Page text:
Once I had that concept down, I just kind of tooled with mechanics in Affinity Publisher [a graphic design program], then play-tested it with a friend and with myself to kind of round out the edges of an impossible battle. I lowered the time that mandates took to stack, and I increased the rate that players can win by, because I don’t want this to be an impossible battle. I want players to play “Cosmic Latte” and see themselves unionizing. And hopefully that could inspire talks with our co-workers and peers about a lot of the same topics.
TV: Chicago is full of rich labor history, it’s a union town. I’d be interested to hear what the community response was like when your local Starbucks closed down right before these workers were set to bargain?
PA: To set the scene, the Bryn Mawr Starbucks was a busy and effective community hub. It was in this 1929 Egyptian art deco building that I think is one of the most beautiful parts of the neighborhood. It was well-placed on public transit lines to allow workers to get to the store and also allow people to get a drink before they commuted somewhere else. It was busy, and for it to be closed with such suddenness felt like a rug being pulled out.
The community that I have seen responded to it with similar levels of anger as workers who were fighting to unionize – and once the workers got there, they were prevented from getting to the next step that they deserved.
TV: Have you had the chance to talk to any Starbucks workers about your game or attend any sort of solidarity events?
PA: I signed the “No Contract, No Coffee” pledge that Starbucks Workers United is handing around to stay up-to-date about Starbucks in my area and what labor actions that workers are having. I participated in a “sip-in” where I got a cup that I ordered under the name “Union Strong” – they put “Union Strog,” which I love as a character to name in a future tabletop campaign! I hope to join a picket line.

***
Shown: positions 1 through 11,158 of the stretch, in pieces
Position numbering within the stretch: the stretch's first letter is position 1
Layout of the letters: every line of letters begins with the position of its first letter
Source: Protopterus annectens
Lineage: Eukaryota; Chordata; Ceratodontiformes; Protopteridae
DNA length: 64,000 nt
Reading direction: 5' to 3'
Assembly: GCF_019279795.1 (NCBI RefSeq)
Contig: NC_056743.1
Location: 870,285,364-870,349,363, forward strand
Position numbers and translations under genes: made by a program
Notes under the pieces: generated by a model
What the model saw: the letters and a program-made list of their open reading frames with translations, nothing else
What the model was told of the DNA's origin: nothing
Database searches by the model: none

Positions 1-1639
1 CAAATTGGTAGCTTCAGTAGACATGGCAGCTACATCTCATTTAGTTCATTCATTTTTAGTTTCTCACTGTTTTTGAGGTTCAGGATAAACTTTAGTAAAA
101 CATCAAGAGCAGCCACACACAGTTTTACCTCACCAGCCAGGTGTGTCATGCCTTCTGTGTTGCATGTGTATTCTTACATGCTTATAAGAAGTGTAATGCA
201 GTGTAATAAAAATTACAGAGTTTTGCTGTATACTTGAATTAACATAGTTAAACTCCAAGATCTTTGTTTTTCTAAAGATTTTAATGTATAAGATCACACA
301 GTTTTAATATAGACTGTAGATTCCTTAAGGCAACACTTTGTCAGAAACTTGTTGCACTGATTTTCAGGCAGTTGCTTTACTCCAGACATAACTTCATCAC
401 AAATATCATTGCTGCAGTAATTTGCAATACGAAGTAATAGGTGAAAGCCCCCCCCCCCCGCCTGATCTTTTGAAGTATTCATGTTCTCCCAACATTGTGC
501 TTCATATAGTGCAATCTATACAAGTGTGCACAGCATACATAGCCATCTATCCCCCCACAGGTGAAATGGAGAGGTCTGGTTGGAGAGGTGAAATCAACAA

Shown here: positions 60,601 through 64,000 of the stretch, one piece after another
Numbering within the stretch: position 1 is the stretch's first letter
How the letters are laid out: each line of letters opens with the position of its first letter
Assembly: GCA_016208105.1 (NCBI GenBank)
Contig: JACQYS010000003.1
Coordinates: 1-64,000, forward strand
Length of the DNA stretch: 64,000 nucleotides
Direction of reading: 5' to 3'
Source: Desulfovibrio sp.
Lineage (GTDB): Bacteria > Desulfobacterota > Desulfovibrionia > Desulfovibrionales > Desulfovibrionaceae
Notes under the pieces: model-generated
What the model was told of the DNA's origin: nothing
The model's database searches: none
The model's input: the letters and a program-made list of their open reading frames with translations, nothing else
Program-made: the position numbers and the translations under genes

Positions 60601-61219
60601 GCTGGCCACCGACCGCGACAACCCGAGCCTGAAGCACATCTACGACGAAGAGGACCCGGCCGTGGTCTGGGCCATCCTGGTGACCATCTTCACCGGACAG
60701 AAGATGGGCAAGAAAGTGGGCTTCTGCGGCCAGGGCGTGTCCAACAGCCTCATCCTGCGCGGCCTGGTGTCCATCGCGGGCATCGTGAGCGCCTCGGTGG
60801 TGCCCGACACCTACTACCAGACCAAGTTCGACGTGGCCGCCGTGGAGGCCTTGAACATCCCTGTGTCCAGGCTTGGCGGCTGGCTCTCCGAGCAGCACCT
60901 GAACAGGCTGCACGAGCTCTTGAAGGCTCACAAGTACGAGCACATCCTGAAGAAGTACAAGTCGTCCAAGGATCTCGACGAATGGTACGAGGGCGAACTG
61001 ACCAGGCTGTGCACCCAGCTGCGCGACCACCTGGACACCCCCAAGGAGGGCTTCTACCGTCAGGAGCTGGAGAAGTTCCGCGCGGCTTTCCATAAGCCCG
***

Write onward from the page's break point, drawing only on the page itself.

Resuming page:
Before this game was released, I reached out to a Starbucks Workers United representative and said, “I want to be able to somehow fund the transfer of people out of this Starbucks that is being shuttered… to whatever jobs they head to next, what’s the best mechanism to do that?” We spoke a bit about that and finally decided on the Starbucks Workers Solidarity Fund.
TV: Aside from the store that just closed down, there are currently six unionized Starbucks in Chicago alone, with another one literally filing less than a month ago. Starbucks stores across the country seem to be organizing a union almost every week, and these workers are also predominantly young people. What do you think is fueling young workers to be labor leaders?
PA: There’s so many answers to this and definitely ask someone smarter than me. I’ve heard some old people say that when they hear unions, they think Jimmy Hoffa and the Teamsters, they go back to like, decades-old examples of union indiscretion and mismanagement… but I think what that leaves out of the conversation is that my generation, Gen Z, has grown up in a world where every other mechanism of power has been corrupted. We have been fighting our universities’ endowments to stop them from funding private prisons. We’ve been watching our employers stagnate wages or remove benefits, despite rising profits.
A lot of young people are flocking to unionization because it is a form of direct democracy and collective power that we have been starved of in so many other angles and systems of our life – that has just dramatically worsened our generations’ wages, savings, healthcare. I’m really proud to see so many young people beside me, many that I know, head into Amazon, head into Starbucks and keep organizing these spaces.
TV: Do you have any further plans for “Cosmic Latte,” or other tabletop roleplay games that touch on issues as relevant and important as the ongoing labor movement?
PA: This is a question that I’d love to give back to readers and say, “Are there any labor organizers out there that want tabletop games?” Because this was a very fulfilling experience, even the small portion that I was able to discuss with the Starbucks Workers United… I’d love it if this was the first of many labor and union-focused games I helped design.
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